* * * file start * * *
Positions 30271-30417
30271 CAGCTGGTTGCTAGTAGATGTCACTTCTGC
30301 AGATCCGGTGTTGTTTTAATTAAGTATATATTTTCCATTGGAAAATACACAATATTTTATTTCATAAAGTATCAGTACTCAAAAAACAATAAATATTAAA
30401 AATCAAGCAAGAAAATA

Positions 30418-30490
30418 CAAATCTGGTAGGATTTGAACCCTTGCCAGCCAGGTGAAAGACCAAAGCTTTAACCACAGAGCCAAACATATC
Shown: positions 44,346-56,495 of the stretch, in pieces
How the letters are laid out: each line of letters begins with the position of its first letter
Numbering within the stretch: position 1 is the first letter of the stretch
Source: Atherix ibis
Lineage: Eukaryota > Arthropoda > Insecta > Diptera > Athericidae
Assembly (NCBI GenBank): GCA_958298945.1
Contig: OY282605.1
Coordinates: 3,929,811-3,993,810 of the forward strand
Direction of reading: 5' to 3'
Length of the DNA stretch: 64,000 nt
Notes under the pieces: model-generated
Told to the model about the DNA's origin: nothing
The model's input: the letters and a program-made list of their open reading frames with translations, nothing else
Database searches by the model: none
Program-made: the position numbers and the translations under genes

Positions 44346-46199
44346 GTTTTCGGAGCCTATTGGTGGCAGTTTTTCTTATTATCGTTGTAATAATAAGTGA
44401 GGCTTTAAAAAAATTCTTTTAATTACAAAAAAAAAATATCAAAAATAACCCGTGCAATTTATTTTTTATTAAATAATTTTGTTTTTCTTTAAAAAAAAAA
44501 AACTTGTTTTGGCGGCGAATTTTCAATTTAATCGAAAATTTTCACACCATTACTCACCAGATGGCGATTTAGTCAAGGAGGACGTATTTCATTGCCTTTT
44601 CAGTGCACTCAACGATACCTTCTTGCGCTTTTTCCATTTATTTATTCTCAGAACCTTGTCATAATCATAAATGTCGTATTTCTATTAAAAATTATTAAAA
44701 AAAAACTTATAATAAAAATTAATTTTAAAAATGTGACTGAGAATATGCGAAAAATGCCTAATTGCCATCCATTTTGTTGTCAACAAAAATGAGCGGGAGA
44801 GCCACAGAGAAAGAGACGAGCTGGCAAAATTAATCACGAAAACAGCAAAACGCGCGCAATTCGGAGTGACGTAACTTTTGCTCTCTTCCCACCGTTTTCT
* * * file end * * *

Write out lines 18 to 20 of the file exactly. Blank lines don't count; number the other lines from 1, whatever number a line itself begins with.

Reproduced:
Told to the model about the DNA's origin: nothing
The model's input: the letters and a program-made list of their open reading frames with translations, nothing else
Database searches by the model: none